The Trump Administration announced on September 5, 2017 that it is ending Deferred Action for Childhood Arrivals (“DACA”), a program implemented in 2012 that provided some undocumented immigrants brought or sent to the U.S. as children a form of protection from deportation. Instead of an abrupt and total shutdown, the Administration has announced that it would “wind the program down in an orderly fashion that protects beneficiaries in the near-term while working with Congress to pass legislation.” With its announcement, the Administration has in effect shifted responsibility for the issue to Congress, imposing on them a six-month deadline to enact legislation or face the end of DACA’s protection.
Under the plan, the Administration will stop accepting new applications for legal status immediately. Those DACA beneficiaries with expiration dates before March 5, 2018 are being given 30 days to file for a single two-year extension of DACA protection plus work authorization. After the 30-day window closes, the government will no longer accept applications to renew DACA protection from any of the 800,000 individuals now protected by the program.
The President has approached DACA with circumspection, seeking to end what he and his supporters consider an overreach of executive authority while continuing to express understanding for “Dreamers” – undocumented persons who came to the U.S. before their 16th. birthday, who present no risk to public safety or national security, who have graduated from high school or earned a GED and have lived in the U.S. for five years or longer.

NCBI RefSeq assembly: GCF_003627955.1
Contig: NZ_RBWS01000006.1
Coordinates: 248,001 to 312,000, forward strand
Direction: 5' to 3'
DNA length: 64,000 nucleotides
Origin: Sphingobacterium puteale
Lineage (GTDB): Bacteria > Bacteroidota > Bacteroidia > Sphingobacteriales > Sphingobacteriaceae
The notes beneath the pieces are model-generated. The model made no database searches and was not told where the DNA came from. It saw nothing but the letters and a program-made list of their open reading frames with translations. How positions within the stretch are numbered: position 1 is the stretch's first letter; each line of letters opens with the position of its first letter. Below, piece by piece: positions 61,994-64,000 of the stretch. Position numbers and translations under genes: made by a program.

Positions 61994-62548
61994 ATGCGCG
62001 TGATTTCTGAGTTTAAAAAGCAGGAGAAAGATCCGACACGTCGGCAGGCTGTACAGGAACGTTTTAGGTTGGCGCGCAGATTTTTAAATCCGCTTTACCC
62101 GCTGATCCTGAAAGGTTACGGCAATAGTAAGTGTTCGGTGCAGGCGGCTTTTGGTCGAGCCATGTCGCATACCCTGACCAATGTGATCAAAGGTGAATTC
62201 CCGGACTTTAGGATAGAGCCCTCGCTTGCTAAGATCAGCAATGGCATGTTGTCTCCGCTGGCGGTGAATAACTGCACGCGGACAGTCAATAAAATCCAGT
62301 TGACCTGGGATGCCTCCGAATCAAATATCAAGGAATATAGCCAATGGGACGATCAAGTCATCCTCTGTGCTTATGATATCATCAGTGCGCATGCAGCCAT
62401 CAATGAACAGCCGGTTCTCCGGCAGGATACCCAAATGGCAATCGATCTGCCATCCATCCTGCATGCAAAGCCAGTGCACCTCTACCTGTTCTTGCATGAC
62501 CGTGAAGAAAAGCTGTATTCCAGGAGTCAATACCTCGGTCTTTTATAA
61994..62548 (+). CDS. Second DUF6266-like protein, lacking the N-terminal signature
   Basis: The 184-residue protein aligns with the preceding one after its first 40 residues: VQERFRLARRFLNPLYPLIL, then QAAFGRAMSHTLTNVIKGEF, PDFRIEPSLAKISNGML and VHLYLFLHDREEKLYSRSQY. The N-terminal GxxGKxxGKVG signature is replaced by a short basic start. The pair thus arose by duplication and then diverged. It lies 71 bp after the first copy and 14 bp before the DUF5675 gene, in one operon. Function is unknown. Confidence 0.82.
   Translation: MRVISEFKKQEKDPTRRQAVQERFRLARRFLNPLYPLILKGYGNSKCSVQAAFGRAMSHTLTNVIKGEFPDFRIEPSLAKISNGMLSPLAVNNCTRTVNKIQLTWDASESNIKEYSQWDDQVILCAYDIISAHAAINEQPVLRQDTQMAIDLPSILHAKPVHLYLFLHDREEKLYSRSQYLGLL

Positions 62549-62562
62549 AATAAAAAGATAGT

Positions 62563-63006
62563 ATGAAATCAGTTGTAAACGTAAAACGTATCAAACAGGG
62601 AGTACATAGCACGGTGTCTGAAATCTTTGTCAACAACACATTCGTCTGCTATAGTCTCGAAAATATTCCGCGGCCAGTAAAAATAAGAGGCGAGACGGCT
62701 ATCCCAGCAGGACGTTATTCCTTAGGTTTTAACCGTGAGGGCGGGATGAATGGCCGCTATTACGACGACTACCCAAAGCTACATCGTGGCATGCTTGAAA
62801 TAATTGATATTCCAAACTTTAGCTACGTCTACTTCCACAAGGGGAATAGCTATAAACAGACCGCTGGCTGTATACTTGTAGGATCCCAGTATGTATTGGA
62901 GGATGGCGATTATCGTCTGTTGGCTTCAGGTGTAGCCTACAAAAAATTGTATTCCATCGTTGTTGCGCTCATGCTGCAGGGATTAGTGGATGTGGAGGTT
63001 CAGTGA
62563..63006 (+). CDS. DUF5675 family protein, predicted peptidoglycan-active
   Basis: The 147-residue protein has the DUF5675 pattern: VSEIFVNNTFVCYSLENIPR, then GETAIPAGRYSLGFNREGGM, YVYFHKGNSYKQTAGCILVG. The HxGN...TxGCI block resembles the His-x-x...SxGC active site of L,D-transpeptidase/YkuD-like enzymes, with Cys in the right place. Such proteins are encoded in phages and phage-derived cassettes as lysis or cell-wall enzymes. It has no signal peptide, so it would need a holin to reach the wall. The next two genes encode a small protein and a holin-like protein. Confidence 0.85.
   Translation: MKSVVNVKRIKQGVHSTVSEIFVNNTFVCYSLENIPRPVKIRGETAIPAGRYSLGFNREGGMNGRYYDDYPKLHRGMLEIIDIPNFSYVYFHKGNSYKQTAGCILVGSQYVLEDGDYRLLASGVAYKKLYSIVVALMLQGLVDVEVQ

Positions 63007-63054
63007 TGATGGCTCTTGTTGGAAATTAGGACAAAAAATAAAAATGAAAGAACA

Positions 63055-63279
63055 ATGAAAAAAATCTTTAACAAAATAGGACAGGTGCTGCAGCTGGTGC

In many cases, these individuals came to the U.S. as infants or school-aged children and have no memory of their home county. Stories abound of Dreamers who have overcome tremendous obstacles to achieve academic and professional success. These Dreamers have the support of politicians and community leaders all over the U.S., on all sides of the political spectrum. With the end of DACA, these individuals – who attend U.S. schools, work for U.S. employers, live in U.S. communities, have U.S. citizen family members and have never willfully violated the law – are left to wonder – what’s next? Will they face deportation to countries that are just distant memories or will Congress finally enact some version of the DREAM Act, which offers the most innocent undocumented a chance at the American dream?
For additional information about the Administration’s DACA announcement, click here. For information on how organizations are pushing back to save DACA, click here. To speak to someone about DACA eligibility or what you can do to help, contact us.